(Copied over from our old MM.org archives for database reference)
I believe Gentamicin is the best option for some Meniere's patients. Since 1948, aminoglycosides have been used to selectively destroy the vestibular hair cells in an ear (or ears) that produce unrelenting, disabling vertigo. Maybe 10% of Meniere's patients end up in that state. In the 47 years of experimentation and treatment several things have been learned and the procedures have been steadily refined. For a patient facing general anesthesia and neurosurgery (with risks of paralysis or encephalitis) to obliterate the inner ear, gentamicin treatment can be a godsend.
A few things that have been learned:
Let me add that the most ototoxic thing in Meniere's disease is the endolymph that is overproduced in part of the cochlea. This fluid appears to leak and enter the perilymph and contact both vestibular and auditory hair cells which it then poisons. Introduction of the right amount of the "ototoxic" gentamicin can--maybe--stop this natural ototoxic process.
- The ototoxic drug destroys the vestibular hair cells (the neural sensory cells) before (at lower doses) it destroys the auditory hair cells. With carefully controlled doses spaced over days or administered continuously over days or weeks, damage to the hearing function can be almost totally avoided and damage to the vestibular hair cells can be stopped as soon as vertigo is controlled.
- As is the case with many instances in neurosurgery, the staged application of the drug over a long period while the patient remains active appears to allow the central nervous system to "recalibrate" fairly well and avoid significant balance problems or visual fixation/stabilixzation problems. The alternative--surgery--cannot provide this important advantage. In fact, many patients who have severe Meniere's and end up having both vestibular systems destroyed or disconnected by surgery end up fully disabled. With current methods of bilateral ototoxic vestibular ablation the patient is able to move around essentially normally.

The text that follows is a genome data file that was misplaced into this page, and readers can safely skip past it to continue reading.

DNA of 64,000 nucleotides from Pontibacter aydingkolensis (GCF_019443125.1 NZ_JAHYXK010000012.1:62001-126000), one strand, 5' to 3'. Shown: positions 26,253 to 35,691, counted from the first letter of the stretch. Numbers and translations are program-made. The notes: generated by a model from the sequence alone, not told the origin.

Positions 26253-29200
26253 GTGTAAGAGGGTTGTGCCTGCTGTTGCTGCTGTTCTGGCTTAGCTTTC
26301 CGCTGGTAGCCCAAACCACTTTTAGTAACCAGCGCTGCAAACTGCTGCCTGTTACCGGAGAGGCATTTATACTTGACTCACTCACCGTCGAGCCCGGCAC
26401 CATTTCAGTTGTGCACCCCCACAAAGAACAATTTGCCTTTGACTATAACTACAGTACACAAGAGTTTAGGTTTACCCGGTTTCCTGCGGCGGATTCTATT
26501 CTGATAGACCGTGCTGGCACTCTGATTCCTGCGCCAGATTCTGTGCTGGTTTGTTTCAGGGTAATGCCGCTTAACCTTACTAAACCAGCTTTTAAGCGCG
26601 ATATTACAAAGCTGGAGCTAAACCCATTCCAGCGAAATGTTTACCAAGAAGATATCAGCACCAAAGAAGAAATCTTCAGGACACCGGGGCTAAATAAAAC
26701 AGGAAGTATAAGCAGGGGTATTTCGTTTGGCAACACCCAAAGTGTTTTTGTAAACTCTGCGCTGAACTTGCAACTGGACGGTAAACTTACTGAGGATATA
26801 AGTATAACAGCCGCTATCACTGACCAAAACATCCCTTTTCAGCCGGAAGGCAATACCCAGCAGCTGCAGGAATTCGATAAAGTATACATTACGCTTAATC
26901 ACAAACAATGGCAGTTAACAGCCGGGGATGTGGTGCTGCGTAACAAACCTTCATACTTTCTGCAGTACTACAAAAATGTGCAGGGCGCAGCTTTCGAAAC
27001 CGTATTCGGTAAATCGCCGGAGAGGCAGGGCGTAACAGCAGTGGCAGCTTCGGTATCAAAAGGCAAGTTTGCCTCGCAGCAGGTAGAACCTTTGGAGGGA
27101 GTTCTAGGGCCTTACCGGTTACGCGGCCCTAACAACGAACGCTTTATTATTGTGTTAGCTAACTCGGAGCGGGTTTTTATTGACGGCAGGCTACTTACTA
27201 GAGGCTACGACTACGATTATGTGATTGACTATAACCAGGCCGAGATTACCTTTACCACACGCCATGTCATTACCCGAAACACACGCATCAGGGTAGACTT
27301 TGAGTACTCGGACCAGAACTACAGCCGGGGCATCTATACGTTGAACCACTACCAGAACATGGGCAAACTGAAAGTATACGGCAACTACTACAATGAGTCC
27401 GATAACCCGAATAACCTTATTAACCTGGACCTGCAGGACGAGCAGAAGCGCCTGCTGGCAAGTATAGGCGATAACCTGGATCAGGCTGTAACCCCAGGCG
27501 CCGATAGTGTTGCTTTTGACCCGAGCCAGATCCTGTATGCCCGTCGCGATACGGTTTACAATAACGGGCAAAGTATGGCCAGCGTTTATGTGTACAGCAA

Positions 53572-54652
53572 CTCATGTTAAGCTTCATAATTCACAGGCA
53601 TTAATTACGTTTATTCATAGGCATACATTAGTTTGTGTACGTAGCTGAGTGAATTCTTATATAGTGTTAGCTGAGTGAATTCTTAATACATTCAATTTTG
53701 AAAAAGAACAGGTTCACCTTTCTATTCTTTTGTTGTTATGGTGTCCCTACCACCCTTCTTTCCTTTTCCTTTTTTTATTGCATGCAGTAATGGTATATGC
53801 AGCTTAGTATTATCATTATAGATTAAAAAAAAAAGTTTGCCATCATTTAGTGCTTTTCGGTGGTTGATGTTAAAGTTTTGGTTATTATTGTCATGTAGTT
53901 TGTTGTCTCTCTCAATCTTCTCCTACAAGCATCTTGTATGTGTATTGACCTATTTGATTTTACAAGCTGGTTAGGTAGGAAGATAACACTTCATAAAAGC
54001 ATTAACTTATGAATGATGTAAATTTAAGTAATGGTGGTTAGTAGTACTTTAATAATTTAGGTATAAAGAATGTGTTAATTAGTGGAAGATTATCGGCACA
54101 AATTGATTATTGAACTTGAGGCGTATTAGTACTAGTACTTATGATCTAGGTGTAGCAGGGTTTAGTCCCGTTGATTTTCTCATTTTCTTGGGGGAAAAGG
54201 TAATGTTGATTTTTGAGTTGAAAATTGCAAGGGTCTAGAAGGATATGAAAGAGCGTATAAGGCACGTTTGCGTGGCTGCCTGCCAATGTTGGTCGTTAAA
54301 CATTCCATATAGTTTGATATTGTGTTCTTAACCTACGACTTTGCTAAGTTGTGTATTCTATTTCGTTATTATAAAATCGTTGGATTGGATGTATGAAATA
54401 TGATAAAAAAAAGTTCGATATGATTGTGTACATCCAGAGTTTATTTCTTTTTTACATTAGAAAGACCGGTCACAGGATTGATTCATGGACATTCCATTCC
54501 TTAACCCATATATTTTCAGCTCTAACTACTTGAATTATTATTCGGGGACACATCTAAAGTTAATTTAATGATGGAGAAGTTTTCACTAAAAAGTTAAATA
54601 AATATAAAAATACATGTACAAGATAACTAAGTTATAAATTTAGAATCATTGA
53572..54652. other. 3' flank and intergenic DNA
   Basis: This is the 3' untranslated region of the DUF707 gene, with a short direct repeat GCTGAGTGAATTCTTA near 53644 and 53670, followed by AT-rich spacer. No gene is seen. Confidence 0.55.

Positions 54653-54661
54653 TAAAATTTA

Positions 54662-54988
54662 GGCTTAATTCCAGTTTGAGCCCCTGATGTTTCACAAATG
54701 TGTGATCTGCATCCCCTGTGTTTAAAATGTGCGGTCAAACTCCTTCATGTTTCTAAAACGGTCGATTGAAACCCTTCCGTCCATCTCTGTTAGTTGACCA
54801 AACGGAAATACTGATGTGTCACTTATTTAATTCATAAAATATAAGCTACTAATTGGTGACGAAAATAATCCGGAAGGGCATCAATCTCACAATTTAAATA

- It has been documented in the past few years, that the gentamicin also destroys or changes part of the "dark cells" in the inner ear. These cells appear to be responsible for control of ionic balances within the inner ear and the production of endolymph. In Meniere's disease, the dark cells are suspect. They may be the root cause of at least some cases. Gentamicin has been shown to reduce production of endolymph in healthy guinea pigs. Whether gentamicin can reduce the endolymphatic hydrops that is believed to be responsible for the symptoms and progression of Meniere's is not yet known, but data showing hearing preservation show that it may work that way in some cases.
- There is evidence that gentamicin in low doses can preserve hearing. Not all studies show this result and researchers are trying to determine how the different treatments/protocols vary in this regard. Some large studies have shown hearing stabilization of over 90%, others have shown no hearing stabilization at all. The assumption is that gentamicin selectively destroys the endolymph-production capacity of the inner ear, resulting in better ionic (salt) balance in the fluid and lowered pressure.
Thanks to Jim Chinnis for this explanation.